- Better Regulation of Blood Sugar: The fiber and protein content in chickpeas plays a crucial role in stabilizing blood sugar levels. These nutrients help regulate the flow of food through the digestive tract, preventing rapid or slow breakdown of food and facilitating better blood sugar control. The vitamin and mineral composition, including antioxidants, also contribute to improved blood sugar regulation. Studies have demonstrated that consuming as little as 1/2 cup of chickpeas per day can lead to better blood sugar control in as little as one week.
- Choose dried chickpeas: When buying chickpeas, opt for dried ones instead of canned. Dried chickpeas have a longer shelf life and allow you to control the cooking process.
- Look for quality: Select chickpeas that are clean, dry, and uniform in size and color. Avoid ones that appear discolored, damaged, or have insect damage.
- Purchase from a trusted source: Buy chickpeas from reputable stores or brands to ensure quality and freshness.
- Store in airtight containers: Transfer dried chickpeas to airtight containers or resealable bags to protect them from moisture, pests, and contaminants. Make sure the containers are clean and dry before storing.
- Store in a cool, dry place: Keep chickpeas in a cool and dry pantry or cupboard away from direct sunlight and sources of heat. Excessive heat and moisture can lead to spoilage or loss of quality.
- Check for any signs of spoilage: Periodically inspect the stored chickpeas for any signs of mold, insect infestation, or unusual odors. Discard any spoiled chickpeas to prevent contamination.
- Use within a reasonable time frame: While dried chickpeas have a long shelf life, it’s best to use them within a year to maintain optimal quality. Over time, they may lose moisture and take longer to cook.
- Consider freezing for longer storage: If you want to store chickpeas for an extended period, you can freeze them. Cook the chickpeas until they are tender, allow them to cool, and then place them in freezer-safe containers or bags. Properly stored, frozen chickpeas can last for up to six months.
White Chickpeas Recipes
2 cups cooked chickpeas
1 onion, finely chopped
2 cloves of garlic, minced
1 tablespoon grated ginger
1 can (14 oz) diced tomatoes
1 can (13.5 oz) coconut milk
1 tablespoon curry powder
1 teaspoon ground cumin
1 teaspoon ground coriander
1/2 teaspoon turmeric
1/2 teaspoon paprika
Salt to taste
Fresh cilantro, chopped (for garnish)
Cooked rice or naan bread (for serving)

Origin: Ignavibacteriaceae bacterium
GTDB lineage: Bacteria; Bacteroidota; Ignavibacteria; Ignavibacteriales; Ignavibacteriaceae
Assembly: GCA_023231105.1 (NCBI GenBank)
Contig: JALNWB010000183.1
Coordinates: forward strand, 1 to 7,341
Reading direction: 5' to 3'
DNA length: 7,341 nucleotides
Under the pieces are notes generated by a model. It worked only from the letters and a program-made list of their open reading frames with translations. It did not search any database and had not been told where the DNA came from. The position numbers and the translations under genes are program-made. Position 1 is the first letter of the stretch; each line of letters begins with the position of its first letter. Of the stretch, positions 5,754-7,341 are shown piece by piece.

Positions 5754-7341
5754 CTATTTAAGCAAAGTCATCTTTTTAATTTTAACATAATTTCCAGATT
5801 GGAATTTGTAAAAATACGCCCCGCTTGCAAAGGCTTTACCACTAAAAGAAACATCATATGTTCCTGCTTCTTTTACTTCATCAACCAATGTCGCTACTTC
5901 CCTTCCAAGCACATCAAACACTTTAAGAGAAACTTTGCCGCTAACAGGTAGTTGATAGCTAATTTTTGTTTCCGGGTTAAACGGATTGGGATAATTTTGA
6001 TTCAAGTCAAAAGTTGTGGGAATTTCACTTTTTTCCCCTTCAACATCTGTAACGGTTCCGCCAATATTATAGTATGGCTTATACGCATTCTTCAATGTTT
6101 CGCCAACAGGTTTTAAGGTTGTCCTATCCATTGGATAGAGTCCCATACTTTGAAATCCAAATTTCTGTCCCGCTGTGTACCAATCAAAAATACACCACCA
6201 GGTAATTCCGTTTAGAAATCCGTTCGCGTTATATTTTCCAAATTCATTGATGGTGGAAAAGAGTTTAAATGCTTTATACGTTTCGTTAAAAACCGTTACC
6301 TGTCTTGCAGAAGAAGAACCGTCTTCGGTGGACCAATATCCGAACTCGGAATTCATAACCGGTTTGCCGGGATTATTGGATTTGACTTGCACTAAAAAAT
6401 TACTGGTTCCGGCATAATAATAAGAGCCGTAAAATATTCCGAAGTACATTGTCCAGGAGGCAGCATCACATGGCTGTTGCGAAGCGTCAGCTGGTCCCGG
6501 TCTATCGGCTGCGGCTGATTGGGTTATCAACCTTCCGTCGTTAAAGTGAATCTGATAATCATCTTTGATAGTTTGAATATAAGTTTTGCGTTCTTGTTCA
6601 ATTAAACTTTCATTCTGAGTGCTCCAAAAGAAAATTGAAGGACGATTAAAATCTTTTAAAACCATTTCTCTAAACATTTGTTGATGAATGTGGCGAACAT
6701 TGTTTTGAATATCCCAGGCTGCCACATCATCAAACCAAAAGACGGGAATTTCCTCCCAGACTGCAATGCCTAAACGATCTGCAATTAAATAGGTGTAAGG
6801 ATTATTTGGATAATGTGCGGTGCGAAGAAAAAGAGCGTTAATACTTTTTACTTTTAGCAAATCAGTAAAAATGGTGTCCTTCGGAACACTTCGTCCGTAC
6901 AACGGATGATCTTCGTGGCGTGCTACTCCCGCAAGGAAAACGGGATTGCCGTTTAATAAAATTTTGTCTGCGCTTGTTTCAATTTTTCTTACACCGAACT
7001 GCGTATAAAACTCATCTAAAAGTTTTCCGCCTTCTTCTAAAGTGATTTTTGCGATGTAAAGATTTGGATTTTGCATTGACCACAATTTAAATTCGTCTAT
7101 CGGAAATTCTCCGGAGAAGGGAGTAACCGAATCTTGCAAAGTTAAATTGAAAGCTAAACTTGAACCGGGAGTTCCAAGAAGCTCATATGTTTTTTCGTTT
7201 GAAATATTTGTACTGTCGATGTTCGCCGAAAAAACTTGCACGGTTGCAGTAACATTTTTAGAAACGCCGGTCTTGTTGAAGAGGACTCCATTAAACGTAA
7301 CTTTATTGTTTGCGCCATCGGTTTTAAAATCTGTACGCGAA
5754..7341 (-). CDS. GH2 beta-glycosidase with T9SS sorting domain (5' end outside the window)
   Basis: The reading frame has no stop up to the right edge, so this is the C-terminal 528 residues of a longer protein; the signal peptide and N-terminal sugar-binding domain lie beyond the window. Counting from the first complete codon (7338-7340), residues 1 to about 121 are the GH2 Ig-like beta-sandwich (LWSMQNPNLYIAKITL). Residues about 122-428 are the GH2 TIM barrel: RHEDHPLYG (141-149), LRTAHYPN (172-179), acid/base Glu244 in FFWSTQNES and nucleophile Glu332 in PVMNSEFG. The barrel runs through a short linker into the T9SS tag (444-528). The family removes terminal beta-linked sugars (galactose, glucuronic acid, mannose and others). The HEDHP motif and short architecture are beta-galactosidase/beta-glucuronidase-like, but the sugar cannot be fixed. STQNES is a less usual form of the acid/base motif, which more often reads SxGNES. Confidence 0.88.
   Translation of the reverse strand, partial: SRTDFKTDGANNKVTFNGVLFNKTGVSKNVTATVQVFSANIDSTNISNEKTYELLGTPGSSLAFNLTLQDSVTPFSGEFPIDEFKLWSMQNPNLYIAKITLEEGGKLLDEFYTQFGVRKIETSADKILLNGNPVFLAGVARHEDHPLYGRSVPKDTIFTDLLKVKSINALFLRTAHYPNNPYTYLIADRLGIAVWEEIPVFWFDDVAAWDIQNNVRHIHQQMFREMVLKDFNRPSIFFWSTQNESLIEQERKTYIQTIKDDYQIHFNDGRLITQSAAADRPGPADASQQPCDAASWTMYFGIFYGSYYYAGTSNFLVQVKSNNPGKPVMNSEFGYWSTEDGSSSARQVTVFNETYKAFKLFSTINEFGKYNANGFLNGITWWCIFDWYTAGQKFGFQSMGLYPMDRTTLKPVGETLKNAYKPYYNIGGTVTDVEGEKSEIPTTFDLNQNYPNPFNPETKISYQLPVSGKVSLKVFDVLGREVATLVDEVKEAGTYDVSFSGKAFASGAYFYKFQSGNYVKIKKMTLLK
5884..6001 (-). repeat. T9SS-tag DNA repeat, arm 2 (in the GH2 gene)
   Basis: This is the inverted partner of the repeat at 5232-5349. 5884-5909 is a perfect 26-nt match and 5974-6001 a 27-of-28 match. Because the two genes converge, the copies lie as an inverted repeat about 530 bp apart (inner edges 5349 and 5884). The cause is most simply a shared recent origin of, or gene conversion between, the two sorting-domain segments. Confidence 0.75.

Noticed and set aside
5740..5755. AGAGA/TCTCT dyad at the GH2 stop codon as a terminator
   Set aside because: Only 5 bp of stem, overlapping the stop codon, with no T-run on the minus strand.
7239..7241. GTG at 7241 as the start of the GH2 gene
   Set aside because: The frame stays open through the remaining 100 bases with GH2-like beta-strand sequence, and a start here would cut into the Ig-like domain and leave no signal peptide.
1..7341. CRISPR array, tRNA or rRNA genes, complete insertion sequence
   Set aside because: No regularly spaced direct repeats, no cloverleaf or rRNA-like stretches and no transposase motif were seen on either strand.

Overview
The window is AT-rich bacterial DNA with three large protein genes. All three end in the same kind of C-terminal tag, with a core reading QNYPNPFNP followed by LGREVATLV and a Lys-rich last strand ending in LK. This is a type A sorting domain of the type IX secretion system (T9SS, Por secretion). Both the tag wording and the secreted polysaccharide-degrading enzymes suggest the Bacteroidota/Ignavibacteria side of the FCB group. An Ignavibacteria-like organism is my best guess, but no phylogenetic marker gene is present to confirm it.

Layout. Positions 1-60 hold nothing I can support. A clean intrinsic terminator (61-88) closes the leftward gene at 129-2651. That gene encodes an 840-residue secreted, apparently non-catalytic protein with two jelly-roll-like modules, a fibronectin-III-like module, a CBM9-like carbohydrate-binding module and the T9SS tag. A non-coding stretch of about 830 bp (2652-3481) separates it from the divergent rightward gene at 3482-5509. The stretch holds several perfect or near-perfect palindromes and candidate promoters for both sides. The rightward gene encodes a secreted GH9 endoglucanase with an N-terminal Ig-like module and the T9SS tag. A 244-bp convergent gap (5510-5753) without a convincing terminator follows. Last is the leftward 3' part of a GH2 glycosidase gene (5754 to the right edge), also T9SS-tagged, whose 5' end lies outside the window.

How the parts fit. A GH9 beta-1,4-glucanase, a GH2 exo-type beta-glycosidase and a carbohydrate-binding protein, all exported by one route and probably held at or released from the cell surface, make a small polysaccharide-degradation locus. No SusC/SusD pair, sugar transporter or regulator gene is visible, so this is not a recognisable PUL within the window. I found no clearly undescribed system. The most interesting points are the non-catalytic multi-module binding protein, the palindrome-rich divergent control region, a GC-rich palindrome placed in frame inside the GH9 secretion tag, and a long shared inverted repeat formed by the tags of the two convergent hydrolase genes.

- In a large skillet or pot, heat some oil over medium heat. Add the chopped onion and cook until it becomes translucent.
- Add the minced garlic and grated ginger to the skillet and sauté for another minute.
- Add the curry powder, cumin, coriander, turmeric, and paprika to the skillet, and stir well to coat the onions, garlic, and ginger with the spices.
- Pour in the diced tomatoes (with their juices) and coconut milk. Stir everything together.
- Add the cooked chickpeas to the skillet and season with salt. Stir to combine.
- Simmer the curry over low heat for about 15-20 minutes, allowing the flavors to meld together.
- Taste and adjust the seasoning as needed.
- Serve the chickpea curry over cooked rice or with naan bread. Garnish with fresh cilantro.
2 cups cooked chickpeas
1 cucumber, diced
1 bell pepper, diced
1 tomato, diced
1/2 red onion, thinly sliced
1/4 cup chopped fresh parsley
Juice of 1 lemon
2 tablespoons olive oil
1 teaspoon ground cumin
Salt and pepper to taste
- Preheat your oven to 400°F (200°C).
- Rinse and drain the cooked chickpeas, then pat them dry with a kitchen towel.
- In a bowl, toss the chickpeas with olive oil, cumin, salt, and pepper until they are well coated.
- Spread the seasoned chickpeas in a single layer on a baking sheet and roast them in the preheated oven for about 25-30 minutes, or until they become crispy and golden.
- While the chickpeas are roasting, prepare the salad ingredients. In a large bowl, combine the diced cucumber, bell pepper, tomato, red onion, and fresh parsley.
- In a small bowl, whisk together the lemon juice and olive oil. Season with salt and pepper.
- Once the chickpeas are roasted, let them cool slightly before adding them to the salad bowl.
- Pour the dressing over the salad and toss everything together until well combined.
- Taste and adjust the seasoning if needed.
- Serve the roasted chickpea salad as a light and refreshing main dish or as a side dish to accompany other meals.